First rehabilitation consultation in patients of non-native origin: Factors that lead to tension in the patient-physician interaction

M. Sloots, E.F. Scheppers, E.A.C. Bartels, J. Geertzen, J. Dekker

Research output: Contribution to journalArticleAcademicpeer-review

Abstract

Purpose. To explore which factors lead to tension in the patient-physician interaction in the first consultation by rehabilitation physicians of patients with chronic non-specific low back pain of Turkish and Moroccan origin. Method. In-depth semi-structured, face to face interviews were conducted with 12 patients of Moroccan and Turkish origin and four native Dutch rehabilitation physicians. Interviews were transcribed and/or summarised. All interviews were subsequently coded and analysed according to themes. Results. Factors that lead to tension in the patient-physician interaction were as follows: differences in expectations regarding the aim of treatment, symptom presentation, views on responsibilities with regard to rehabilitation treatment, lack of trust, contradicting views of physicians from patients' country of origin with regard to the cause and treatment of pain and communication problems. Conclusion. Sources of tension were identified during the interaction between Dutch physicians and patients of Turkish and Moroccan origin. These factors potentially are associated with future drop-out. Future research should clarify whether these factors indeed are associated with drop-out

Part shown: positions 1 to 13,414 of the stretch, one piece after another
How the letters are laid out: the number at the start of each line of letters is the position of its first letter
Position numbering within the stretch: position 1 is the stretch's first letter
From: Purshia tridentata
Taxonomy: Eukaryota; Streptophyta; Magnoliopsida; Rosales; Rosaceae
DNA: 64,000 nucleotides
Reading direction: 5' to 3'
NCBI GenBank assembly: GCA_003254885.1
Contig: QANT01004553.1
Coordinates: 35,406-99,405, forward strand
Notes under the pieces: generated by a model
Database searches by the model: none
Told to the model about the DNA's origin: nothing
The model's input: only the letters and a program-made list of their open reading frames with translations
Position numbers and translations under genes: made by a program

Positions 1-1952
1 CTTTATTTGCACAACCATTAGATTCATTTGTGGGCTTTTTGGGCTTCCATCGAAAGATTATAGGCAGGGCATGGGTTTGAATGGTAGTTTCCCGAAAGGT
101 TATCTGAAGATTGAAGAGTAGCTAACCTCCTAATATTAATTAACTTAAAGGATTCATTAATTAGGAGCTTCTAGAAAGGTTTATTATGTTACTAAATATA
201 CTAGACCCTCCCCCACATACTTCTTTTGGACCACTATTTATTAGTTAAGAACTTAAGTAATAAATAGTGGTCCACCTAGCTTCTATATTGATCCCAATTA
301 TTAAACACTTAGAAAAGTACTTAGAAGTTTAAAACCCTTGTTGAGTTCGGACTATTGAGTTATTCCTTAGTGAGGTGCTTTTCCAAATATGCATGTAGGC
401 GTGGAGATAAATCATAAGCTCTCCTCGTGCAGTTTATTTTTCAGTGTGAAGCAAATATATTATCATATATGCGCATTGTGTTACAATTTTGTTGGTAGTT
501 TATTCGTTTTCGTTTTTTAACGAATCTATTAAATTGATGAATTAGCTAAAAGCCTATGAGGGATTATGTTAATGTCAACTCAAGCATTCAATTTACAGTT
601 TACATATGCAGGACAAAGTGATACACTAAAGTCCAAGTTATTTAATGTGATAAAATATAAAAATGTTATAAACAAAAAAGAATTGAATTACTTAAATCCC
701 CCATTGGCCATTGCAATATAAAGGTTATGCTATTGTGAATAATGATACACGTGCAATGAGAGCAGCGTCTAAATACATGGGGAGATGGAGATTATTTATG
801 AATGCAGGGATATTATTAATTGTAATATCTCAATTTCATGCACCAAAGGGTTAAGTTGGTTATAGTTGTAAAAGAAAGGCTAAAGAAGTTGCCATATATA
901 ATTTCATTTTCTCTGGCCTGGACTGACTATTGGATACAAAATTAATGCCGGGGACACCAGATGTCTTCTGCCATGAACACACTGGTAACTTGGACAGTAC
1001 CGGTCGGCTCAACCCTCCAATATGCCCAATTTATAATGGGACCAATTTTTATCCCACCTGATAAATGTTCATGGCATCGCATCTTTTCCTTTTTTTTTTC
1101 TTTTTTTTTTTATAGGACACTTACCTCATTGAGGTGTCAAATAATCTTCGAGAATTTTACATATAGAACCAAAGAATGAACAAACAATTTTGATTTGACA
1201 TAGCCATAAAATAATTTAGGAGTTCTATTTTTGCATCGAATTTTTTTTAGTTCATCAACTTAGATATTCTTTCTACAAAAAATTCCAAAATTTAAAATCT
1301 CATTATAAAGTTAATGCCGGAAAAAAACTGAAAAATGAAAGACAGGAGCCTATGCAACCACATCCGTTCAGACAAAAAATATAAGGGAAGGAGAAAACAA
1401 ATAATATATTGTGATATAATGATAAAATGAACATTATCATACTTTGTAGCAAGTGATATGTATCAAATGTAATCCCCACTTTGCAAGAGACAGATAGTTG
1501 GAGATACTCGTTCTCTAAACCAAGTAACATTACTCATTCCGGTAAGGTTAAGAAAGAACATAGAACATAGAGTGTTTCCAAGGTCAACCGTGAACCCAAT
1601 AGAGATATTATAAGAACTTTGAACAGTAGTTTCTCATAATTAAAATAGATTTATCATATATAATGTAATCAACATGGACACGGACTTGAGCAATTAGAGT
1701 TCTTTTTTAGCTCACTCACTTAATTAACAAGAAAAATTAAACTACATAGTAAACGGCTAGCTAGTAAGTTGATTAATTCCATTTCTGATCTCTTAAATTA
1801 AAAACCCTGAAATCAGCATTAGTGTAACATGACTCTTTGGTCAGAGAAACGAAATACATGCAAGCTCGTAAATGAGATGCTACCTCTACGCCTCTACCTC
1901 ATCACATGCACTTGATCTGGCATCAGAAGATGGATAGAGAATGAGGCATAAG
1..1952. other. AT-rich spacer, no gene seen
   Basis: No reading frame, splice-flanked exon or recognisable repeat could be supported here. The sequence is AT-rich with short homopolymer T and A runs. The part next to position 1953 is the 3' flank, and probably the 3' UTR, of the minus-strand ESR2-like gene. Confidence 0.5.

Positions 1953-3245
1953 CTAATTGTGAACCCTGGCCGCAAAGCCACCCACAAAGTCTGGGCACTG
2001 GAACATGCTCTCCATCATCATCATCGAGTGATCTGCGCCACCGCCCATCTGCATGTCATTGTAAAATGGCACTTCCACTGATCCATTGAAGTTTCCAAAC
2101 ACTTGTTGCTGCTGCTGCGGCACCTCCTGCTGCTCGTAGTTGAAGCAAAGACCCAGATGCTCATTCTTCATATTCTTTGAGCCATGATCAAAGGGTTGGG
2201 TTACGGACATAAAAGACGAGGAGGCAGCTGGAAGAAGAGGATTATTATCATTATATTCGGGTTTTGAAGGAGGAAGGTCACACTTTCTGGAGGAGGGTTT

Original languageUndefined/Unknown
Pages (from-to)1853-1861
JournalDisability and Rehabilitation
Volume31
Issue number22
DOIs
Publication statusPublished - 2009

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